Directed by Marti Lyons
Produced by Urban Theater Company
At The Batey Urbano, Chicago
“If she’s serving us people, I’m not staying.” – Ani from Brainpeople
“Nothing on earth can scare you like another human being.” -Mayannah from brainpeople
Provocatively weird and mysterious Brainpeople is an engrossing work
Jose Rivera is a talented playwright whose works are being mounted here in Chicago. His latest, Brainpeople, is a psychological thriller filled with religious references and demented characters. The drama features in depth studies of the psyche of a dinner host and her two guests. This work has superb descriptive dialogue that gives each of the three female characters their opportunity to explain why they are at the dinner party and why they agreed to participate.
Mayannah (Marilyn Camacho) lives in a high-rise apartment adorned with a collection of crucifixes and religious paintings depicting the death of Christ. She is dressed in black and seems melancholy. She invites two eccentric women to join her for her once-a-year celebratory dinner feast. Since the city, L.A. in the near future is torn by riots and aggressive police, is so unstable, Mayannah send an a limo to pickup each guest. Both guests will receive $20,000 if and when they finish their meal with Mayannah. Neither are too clear on the dark purpose of the meal.
The psychologically damaged guests include Rosemary (Amanda Powell) – in possession of many distinct personalities that come and go so quickly that we hardly know whom to address. Amanda Powell was fabulous as she weaved into and out of each distinct personality. She was a kind soul followed by a nasty whore followed by a bitter British rock star want-to-be followed another, etc. Rosemary or whomever desperately wants out of her status. Can the dinner help?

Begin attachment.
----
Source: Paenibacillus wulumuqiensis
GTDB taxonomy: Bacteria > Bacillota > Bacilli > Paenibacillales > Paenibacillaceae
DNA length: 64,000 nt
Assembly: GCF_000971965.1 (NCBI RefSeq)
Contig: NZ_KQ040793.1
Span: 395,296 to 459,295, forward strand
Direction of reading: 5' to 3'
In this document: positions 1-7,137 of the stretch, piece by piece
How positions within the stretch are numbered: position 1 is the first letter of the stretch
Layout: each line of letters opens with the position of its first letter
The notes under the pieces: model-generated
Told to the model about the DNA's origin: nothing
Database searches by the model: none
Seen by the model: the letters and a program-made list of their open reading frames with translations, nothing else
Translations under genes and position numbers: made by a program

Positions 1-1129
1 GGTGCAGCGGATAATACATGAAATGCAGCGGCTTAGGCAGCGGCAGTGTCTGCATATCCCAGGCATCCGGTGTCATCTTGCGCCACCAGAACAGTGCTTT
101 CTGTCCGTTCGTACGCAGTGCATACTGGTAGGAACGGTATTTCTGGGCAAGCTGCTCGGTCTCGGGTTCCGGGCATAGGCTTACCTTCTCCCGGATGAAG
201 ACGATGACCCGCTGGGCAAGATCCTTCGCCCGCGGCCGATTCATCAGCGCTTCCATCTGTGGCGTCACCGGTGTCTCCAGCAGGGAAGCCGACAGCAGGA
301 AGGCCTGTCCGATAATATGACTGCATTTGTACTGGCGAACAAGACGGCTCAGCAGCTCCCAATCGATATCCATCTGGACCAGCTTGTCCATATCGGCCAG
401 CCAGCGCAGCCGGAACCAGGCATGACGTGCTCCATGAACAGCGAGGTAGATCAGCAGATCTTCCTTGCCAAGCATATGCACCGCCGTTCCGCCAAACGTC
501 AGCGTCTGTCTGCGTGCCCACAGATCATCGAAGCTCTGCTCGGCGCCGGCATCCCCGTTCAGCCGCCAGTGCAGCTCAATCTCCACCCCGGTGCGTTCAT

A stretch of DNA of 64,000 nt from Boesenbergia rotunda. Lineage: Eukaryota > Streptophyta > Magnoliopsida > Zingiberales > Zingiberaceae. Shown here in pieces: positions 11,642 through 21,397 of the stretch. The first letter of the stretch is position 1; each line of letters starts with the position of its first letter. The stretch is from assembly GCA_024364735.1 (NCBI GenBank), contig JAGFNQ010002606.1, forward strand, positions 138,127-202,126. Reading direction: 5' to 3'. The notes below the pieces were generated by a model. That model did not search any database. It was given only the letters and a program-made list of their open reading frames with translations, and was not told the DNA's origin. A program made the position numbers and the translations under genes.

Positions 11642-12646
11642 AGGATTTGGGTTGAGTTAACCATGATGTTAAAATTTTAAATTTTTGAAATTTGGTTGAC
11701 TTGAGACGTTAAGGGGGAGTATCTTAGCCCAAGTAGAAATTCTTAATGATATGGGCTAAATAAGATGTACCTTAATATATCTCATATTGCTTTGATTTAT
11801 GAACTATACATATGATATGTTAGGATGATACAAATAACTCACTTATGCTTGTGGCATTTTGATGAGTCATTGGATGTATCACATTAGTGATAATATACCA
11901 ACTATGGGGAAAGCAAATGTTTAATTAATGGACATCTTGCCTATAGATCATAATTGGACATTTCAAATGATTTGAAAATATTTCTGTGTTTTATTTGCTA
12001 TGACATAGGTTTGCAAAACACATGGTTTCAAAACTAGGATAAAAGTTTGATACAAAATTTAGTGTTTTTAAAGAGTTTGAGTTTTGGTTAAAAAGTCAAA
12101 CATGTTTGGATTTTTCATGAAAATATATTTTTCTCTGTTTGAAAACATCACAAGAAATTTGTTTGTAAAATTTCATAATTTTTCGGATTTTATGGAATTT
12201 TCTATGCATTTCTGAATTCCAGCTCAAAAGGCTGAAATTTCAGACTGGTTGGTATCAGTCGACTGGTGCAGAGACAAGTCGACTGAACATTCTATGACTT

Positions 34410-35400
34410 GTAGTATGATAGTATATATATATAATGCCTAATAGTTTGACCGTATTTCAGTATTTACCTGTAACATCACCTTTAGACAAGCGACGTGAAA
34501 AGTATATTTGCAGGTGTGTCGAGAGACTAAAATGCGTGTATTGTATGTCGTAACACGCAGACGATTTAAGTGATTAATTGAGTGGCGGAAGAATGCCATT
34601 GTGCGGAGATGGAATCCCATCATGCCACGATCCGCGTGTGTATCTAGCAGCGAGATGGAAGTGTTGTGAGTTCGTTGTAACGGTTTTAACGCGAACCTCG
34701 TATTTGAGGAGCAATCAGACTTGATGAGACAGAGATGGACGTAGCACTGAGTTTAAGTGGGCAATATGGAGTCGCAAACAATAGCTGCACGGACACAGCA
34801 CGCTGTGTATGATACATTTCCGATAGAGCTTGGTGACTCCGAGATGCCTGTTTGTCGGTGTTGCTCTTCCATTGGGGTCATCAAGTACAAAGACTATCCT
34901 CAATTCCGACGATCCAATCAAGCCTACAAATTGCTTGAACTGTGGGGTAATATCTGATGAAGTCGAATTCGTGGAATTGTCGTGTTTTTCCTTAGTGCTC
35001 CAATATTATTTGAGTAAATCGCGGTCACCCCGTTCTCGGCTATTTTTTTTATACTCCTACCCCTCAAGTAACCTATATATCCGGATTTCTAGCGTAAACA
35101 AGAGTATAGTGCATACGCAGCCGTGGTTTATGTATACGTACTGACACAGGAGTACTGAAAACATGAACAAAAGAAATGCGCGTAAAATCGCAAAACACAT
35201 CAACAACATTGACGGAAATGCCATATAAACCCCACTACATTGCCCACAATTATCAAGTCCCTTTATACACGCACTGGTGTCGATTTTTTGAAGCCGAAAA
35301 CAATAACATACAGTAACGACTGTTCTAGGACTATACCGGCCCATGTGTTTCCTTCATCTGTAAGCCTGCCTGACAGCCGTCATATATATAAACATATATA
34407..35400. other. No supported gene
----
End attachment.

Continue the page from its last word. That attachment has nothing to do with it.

Ani (Kate Brown) tells of her desperate need to connect with someone as her loneliness gets her to fall in love and have sexual relations with a TV news anchor via TV only. Her story is vividly told by Brown. It gives us the creeps.
As the food is served, Mayannah entices her guests to enjoy the red meat telling them that it is tiger meat from India. Eventually we learn its significance. Marilyn Camacho slowly unfolds her mysterious plot that involves several horrific events from Mayannah’s past including a frightful First Communion episode and the untimely death of her parents. I say no more so as not to spoil the story.
Director Marti Lyons navigates her three characters brilliantly through their foibles, their demons and their transformations that quickly engages us and holds the dramatic tension throughout the hour and twenty minutes. This play will make you laugh and scare the hell out of you as it entices you into the wacky world of three desperate folks. The result is one of the finest acted shows I’ve seen this year. Brianpeople is a macabre work that will rattle you beliefs as it celebrates the depths of psychosis. Powerful acting and terrific storytelling fuel this “must see” play.
At Batey Urbano , 2620 W. Division, Chicago, IL